As well, famous writers of virtually every genre imaginable—from journalism, to short stories, to poetry—hail from schools that aren’t in the Ivy League. Wildly successful novelist and writer of short stories Jhumpa Lahiri attended Barnard College and Boston University, and Flannery O’Connor studied at the University of Iowa. Activist, poet, and author of the famous novel-turned-film-turned-musical The Color Purple Alice Walker went to college at Sarah Lawrence. And Toni Morrison, who received her undergraduate degree from Howard, finds her novels taught in high schools and universities all over the country. In fact, the Ivy League itself is completely in awe of her intelligence and stunning accomplishments; this past year, she was named this year’s Norton Lecturer at Harvard, one the most distinguished honors and highest compliments the university can give to a scholar.

If you’re interested in entering politics, you’ll find that many of your role models studied at colleges outside of the Ivy League too. Take Joe Biden, who has created a name for himself both as an exemplary member of the Senate and currently as the Vice President of the United States; he attended the University of Delaware and received his law degree from Syracuse, and has even admitted to struggling with his academics at both of these institutions. Dick Cheney is another U.S. Vice President who did not attend an Ivy, in his case by choice. Both his undergraduate and graduate degrees came from University of Wyoming, even though he was accepted to Yale as an undergraduate on a full-ride scholarship. The list of successful politicians from non-Ivies goes on: Barbara Boxer, a Senator from California, attended Brooklyn College. Colin Powell attended the City College of New York; he was the first African American Secretary of State, is so far the only African American to serve on the Joint Chiefs of Staff, and is a retired four-star general in the United States Army.

For the readers who hope to enter business, we’ve also got good news; many of today’s most successful businessmen and women did not go to school at an Ivy. In the 2015 estimation of the Fortune 500 Companies, only one of the top ten companies was led by a CEO who attended an Ivy League as an undergraduate. Moreover, the number of companies whose CEO boasts an Ivy League degree only jumps to two when you include their graduate degrees. Meanwhile, some CEOs obtained no graduate degrees and were even first generation college students, like Larry Merlo of CVS Health, who attended University of Pittsburgh.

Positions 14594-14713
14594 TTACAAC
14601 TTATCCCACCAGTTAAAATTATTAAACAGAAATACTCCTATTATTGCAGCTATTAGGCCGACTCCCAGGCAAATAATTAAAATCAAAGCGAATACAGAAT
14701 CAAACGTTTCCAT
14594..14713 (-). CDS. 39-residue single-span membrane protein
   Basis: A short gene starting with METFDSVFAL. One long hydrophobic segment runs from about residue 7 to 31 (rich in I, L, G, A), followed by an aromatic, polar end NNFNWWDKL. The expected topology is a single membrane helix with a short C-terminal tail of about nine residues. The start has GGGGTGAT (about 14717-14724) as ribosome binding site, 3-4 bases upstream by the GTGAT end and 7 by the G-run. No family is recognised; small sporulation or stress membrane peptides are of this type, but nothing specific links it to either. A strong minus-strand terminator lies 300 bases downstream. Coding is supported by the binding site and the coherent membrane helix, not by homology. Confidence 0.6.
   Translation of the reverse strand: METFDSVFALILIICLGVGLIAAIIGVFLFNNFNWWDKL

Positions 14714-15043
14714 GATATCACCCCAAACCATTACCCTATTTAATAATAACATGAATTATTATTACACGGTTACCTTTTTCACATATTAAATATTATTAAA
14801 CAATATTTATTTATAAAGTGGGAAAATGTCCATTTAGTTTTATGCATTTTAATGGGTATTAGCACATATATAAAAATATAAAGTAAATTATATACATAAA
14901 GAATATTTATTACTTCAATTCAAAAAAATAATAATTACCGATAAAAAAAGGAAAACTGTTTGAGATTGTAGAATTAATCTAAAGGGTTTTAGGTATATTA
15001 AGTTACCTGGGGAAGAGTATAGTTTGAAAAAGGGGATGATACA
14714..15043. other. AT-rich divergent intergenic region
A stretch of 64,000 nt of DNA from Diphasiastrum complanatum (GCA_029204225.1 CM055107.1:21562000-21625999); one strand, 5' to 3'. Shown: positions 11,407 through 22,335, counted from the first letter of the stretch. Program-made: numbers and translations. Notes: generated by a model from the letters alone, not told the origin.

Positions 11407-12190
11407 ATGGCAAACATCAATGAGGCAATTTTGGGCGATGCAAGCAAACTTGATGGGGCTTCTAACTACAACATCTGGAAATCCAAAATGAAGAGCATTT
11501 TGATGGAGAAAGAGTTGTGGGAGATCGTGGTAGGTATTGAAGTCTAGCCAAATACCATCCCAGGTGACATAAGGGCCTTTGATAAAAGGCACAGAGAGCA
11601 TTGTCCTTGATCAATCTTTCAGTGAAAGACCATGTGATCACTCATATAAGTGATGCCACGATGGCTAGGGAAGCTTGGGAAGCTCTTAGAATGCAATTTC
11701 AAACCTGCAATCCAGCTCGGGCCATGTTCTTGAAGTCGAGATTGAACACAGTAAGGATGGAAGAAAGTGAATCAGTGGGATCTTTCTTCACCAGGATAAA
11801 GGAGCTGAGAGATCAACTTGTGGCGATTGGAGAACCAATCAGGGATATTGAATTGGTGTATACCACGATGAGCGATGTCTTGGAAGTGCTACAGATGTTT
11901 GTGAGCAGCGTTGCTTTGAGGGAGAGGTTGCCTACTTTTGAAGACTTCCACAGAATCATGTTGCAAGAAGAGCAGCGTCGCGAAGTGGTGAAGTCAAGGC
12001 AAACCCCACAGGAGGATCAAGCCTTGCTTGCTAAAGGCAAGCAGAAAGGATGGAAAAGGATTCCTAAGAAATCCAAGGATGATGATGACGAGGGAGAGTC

So, indeed, the Ivy League is a fantastic place to study. But hopefully, we’ve reminded you that it isn’t the only place to do so. While an Ivy-stamped diploma can open exciting doors for you, so can a degree from countless other schools. Personal drive, motivation, and talent are much  more accurate indicators of future success than the colleges you’ve been accepted to. Not everyone can attend an Ivy, but certainly anyone who wants to can achieve something earth-shattering.

Lily Calcagnini

Lily Calcagnini

Lily is a History and Literature concentrator at Harvard University who is doing her darnedest to write a thesis about all of her favorite things at once: fashion, contemporary culture, art journalism, and Europe. A passionate learner, she cares deeply about helping high school students navigate the process of college admissions, whether it be through private essay tutoring or sharing advice on the CollegeVine blog.
Lily Calcagnini